Day 4 of #1000wordsofsummer 2023
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Today you will write 1000 words. Because you’re trying to prove something to yourself. You’re trying to prove that you can. You have always dreamed about writing, and whether this is your first stab ever at something or you’ve written a few books already, this moment in time is about fully realizing that dream. And I know that you can. I am sitting here today typing to you and I feel as sure as anything you can do this, prove to yourself that you are capable and focused and disciplined and that these 1000 words are possible. And once you know they’re possible, anything can happen after that.
Our letter on this fourth day of #1000wordsofsummer comes from Katy Simpson Smith, one of my favorite people on earth. (As well as my long-time Mardi Gras day date.) Born in Jackson, MS, and now a resident of New Orleans, Katy’s writing has appeared in The Washington Post, The Paris Review, The Los Angeles Review of Books, Oxford American, Granta, and elsewhere. I loved what she had to say recently about writing as a Southern woman.
Katy is also the author of four celebrated novels, most recently The Weeds, which The New Yorker called “lyrical and incisive.” And look at this starred review! We love to see it. The thing I love about her work is it always feels like she could be writing one hundred years ago or one hundred years in the future. This book is freaking great. You can get signed copies of Katy’s book from Blue Cypress Books here in New Orleans.
Katy’s asked that her donation be made to the Louisiana Abortion Fund. And today Katy is talking about her pregnancy has taught her:
“I am pregnant. I am stuck, against my will but with my consent, in a liminal space between two concrete phases of my life: childfree and childed. And it strikes me how similar this feeling is to being in the big swampy middle of a writing project. Writers talk a lot about beginnings and endings, but 90% of our time is spent in this watery space of creation between nothingness and a completed world. We are gods shaping the clay.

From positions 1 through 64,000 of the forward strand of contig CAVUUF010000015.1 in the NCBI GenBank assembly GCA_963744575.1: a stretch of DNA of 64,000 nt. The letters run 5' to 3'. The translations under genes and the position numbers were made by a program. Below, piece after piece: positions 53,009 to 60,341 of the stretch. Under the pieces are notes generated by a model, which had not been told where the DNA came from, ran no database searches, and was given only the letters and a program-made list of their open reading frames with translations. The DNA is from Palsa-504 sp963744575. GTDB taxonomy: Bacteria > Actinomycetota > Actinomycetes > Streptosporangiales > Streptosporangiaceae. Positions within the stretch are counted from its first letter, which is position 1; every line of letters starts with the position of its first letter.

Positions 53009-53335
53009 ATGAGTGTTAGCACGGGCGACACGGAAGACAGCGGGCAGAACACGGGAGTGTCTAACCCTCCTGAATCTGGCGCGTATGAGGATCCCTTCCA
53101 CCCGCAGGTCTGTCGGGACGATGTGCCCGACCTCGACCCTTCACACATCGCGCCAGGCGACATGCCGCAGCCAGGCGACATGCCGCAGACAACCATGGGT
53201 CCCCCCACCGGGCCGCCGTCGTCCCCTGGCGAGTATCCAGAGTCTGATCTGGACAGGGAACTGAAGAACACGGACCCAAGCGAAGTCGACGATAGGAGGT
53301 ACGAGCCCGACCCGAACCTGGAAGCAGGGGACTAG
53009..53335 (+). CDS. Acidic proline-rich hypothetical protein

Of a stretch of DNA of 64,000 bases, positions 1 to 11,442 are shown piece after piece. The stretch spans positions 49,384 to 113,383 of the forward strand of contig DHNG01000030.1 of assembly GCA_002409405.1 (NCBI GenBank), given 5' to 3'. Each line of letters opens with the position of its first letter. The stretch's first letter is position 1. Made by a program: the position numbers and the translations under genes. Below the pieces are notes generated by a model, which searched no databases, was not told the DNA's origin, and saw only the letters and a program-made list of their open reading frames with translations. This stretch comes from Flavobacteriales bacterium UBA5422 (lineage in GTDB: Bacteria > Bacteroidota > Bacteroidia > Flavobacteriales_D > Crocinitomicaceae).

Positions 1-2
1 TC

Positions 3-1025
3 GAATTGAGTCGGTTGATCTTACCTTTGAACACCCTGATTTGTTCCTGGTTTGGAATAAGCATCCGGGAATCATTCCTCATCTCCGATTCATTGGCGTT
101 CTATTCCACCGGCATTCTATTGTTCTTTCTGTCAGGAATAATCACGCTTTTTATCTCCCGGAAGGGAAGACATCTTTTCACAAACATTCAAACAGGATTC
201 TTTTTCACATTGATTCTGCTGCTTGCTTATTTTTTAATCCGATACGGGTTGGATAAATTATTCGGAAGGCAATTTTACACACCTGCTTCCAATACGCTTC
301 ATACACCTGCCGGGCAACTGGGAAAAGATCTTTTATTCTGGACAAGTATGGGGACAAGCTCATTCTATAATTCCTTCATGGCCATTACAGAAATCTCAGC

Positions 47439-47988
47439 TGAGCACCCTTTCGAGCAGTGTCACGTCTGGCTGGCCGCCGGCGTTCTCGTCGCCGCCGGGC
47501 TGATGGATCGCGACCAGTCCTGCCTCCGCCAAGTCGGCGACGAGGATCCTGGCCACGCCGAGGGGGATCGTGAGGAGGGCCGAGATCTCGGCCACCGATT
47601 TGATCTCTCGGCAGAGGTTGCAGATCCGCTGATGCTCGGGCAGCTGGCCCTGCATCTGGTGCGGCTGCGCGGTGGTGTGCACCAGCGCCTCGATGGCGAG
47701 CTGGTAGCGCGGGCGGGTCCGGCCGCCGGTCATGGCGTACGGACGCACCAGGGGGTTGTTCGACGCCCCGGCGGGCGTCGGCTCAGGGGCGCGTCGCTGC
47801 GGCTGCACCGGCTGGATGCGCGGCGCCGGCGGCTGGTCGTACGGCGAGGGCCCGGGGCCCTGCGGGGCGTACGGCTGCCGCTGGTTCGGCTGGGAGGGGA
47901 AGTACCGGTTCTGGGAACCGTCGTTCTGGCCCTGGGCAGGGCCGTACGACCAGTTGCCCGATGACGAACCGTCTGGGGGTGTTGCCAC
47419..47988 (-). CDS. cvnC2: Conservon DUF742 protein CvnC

I thought I had a good grasp of this middle ground: I’ve written four novels, and am finishing a fifth. That’s years churning in the muck. But what I understood was theoretical, artistic—I had never felt that middle ground in my blood and bones.
Pregnancy is so often described in stark terms—wanted or unwanted, successful or lost. Having children can be an organizing center around which we either fiercely defend creative space or relinquish ourselves to a new way of being productive (in short bursts, is what I hear). There’s a long history of male writers free to have kids (or not) in ways that only tangentially affect their writing lives, and women writers dogged by questions: why did you? Why didn’t you? (How could you? How couldn’t you?)
But a choice is either made or not; a fetus either thrives or doesn’t. The state of being pregnant means abandoning your body to the unseen, the futureless. I’ve lost a pregnancy before; there are no guarantees. But regardless of what I want or fear, cells are multiplying within me as I type. They are my cells, but they are destined to leave me, to become someone else’s cells. All I can do is cross this sea one day at a time, saltine by saltine.
Is this ringing any writerly bells yet? In the watery middle of our projects, we’re holding onto a certain control—I am making these sentences, my vision is coming to life on the page—and simultaneously allowing the art to move through us, even to overpower us. Where did that sentence come from? Why did my character touch her own face so gently?
What pregnancy has revealed to me, viscerally, is that it’s not my job to know. I’m making the novel out of my cells, but the novel is also making itself, and will one day leave my brain and enter the world with its own cells. It’s my job to make a home for it while it’s forming; to nourish it by nourishing myself first (always nourish yourself first); and to remain curious about it. What are you doing, novel-baby? Why are you moving in those ways? Do you mind if I witness you for a while?
I see #1000Words as a battle flag for the watery middle. It’s so hard to actually write—to start and to end—but it’s pure miracle to be writing. Who knows where it’s headed? It’s not your job to know. You’re creating life out of nothingness.”
Go create life with your words. 1000 of them, today.